Could it have been possible that Leonardo da Vinci painted Lisa del Giocondo, the wife of a wealthy Florentine merchant, twice? According to Mona Lisa Foundation, the answer is yes. The Zurich-based organization made buzz last week by announcing that an earlier version of the famed painting — in which Mona Lisa appeared younger, slimmer and happier — is authentic.
But why would she grace the Italian master’s canvas twice — first in 1503 and then 14 years later — with the exact pose and expression? The real question, according to Oxford art history professor Martin Kemp, is why she appears on canvas at all: Da Vinci normally used wood as his medium. In an email recently sent to The Associated Press, Kemp claimed that the earlier version, also known as the Isleworth Mona Lisa, is a forgery.
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Too many doubts persist over the Isleworth Mona Lisa for it to be considered authentic, according to Kemp. For one, it lacks the meticulous attentiveness Da Vinci focused on the version hanging in the Lourve.
“The Isleworth Mona Lisa mistranslates subtle details of the original, including the sitter’s veil, her hair, the translucent layer of her dress, the structure of the hands … ” Kemp wrote. “The landscape is devoid of atmospheric subtlety. The head, like all other copies, does not capture the profound elusiveness of the original.”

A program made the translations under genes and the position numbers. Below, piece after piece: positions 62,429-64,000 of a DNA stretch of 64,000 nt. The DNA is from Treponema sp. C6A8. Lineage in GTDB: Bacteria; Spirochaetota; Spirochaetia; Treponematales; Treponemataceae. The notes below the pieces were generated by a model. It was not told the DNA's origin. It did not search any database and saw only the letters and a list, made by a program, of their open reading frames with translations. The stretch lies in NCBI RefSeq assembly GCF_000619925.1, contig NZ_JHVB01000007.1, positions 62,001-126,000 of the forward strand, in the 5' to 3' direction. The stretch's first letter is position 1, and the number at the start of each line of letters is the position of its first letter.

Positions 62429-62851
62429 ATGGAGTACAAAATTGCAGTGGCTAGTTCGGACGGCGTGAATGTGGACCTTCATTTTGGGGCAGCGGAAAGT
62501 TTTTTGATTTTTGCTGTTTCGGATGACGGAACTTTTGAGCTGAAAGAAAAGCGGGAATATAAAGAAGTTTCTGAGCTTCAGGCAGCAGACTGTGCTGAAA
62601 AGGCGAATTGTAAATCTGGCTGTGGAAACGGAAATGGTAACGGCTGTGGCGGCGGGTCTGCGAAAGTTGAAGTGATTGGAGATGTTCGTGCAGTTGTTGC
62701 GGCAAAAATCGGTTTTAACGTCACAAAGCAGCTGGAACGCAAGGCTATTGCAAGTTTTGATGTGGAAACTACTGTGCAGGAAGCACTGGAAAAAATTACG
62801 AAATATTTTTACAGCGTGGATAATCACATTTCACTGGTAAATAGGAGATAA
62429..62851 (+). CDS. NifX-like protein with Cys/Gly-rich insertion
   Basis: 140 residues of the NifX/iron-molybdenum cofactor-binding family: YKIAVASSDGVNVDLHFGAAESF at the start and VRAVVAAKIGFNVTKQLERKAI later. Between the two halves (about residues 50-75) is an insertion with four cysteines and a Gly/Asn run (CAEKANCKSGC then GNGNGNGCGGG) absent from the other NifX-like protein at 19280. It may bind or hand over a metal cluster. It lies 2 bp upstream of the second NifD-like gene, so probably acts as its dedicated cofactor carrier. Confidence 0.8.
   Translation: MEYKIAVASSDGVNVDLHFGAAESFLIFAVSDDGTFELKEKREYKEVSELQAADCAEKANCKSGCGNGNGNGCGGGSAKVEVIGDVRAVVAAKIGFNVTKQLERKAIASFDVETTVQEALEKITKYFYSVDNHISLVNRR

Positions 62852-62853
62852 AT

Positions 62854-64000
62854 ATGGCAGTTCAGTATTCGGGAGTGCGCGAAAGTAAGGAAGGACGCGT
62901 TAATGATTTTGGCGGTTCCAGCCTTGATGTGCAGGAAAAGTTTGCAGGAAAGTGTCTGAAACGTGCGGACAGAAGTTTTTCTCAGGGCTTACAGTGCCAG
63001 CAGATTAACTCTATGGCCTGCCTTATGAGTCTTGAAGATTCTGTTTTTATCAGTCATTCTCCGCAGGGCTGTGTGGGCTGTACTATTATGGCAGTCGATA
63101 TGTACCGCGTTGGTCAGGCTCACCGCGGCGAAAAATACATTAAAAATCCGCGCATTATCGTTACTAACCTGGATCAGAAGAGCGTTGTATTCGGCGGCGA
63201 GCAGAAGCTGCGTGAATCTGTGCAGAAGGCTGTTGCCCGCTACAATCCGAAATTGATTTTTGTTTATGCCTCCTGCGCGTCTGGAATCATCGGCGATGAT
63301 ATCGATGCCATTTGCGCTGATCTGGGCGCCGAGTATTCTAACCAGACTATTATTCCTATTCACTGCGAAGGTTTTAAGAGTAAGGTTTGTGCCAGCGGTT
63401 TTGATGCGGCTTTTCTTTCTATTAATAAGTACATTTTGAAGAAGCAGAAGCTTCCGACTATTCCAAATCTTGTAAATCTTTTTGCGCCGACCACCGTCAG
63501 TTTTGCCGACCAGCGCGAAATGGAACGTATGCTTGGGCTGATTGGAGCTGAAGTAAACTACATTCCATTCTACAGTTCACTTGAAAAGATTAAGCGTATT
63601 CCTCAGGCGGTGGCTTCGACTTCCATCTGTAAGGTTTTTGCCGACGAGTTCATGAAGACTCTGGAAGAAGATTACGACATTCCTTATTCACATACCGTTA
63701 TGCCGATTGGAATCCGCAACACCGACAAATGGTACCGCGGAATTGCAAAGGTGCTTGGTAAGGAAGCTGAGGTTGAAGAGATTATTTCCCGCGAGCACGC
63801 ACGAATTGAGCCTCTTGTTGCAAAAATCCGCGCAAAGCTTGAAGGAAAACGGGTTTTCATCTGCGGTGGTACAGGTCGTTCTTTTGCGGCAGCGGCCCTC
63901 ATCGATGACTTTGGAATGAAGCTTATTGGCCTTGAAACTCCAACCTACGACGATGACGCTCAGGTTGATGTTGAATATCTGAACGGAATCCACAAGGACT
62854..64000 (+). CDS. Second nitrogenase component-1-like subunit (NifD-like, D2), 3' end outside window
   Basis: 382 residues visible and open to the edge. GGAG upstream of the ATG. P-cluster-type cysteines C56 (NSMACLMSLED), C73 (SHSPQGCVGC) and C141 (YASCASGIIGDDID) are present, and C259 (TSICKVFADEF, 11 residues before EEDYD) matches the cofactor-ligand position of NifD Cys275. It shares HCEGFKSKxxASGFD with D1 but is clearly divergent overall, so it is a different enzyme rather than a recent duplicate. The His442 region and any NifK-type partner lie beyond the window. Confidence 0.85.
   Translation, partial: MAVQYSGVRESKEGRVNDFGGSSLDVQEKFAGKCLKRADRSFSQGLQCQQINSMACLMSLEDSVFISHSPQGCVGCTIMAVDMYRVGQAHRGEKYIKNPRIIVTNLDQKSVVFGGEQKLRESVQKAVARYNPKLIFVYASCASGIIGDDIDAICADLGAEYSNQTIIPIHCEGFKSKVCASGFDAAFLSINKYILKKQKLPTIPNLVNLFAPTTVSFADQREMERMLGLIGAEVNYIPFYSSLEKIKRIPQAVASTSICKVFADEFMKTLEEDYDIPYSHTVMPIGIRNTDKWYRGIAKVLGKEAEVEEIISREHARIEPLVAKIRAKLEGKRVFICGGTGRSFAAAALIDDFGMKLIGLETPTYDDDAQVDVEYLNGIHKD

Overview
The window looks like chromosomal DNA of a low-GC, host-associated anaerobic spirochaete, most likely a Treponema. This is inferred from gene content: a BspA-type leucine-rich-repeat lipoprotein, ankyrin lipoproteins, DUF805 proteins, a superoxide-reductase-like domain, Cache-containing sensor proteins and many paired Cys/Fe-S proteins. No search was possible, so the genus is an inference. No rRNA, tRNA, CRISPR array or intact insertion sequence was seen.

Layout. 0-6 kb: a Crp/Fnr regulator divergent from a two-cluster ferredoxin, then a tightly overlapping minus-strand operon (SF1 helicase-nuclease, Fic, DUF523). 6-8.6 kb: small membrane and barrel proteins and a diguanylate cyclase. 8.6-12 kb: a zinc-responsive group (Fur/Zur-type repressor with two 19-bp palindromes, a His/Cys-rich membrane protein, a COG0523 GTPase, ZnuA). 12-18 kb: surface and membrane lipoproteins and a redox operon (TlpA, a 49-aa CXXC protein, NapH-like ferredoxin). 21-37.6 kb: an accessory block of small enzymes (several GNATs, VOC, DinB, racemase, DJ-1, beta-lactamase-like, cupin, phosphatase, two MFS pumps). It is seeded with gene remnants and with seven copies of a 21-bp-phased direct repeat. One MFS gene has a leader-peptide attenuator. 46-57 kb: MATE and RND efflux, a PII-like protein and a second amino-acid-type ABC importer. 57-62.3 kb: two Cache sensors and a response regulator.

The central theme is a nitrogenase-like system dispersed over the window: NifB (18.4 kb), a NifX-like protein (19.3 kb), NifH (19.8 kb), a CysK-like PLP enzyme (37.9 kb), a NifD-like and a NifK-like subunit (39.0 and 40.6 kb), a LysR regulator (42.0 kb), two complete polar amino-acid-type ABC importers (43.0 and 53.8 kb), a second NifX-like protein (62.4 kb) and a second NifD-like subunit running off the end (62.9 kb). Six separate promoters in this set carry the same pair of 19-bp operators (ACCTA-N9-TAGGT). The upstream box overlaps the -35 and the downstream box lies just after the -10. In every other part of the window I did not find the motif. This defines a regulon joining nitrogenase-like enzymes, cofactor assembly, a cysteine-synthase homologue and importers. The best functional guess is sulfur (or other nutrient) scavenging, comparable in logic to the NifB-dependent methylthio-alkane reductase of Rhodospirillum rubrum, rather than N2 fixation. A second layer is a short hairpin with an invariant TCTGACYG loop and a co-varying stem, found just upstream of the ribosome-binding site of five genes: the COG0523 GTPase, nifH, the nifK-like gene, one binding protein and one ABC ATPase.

But the Mona Lisa Foundation said it spent 35 years verifying all the historic, scientific and forensic evidence, and has concluded that Da Vinci did indeed paint the Islesworth Mona Lisa. But while it maintains the work’s authenticity, it acknowledges two key issues: for some reason the master didn’t finish the Isleworth painting — nor did he paint every part of it, according to BBC.
Kemp has his own explanation for these discrepancies: he says that the Isleworth painting was merely executed by a nameless artist who decided to recreate the Mona Lisa painting with a younger version of the subject.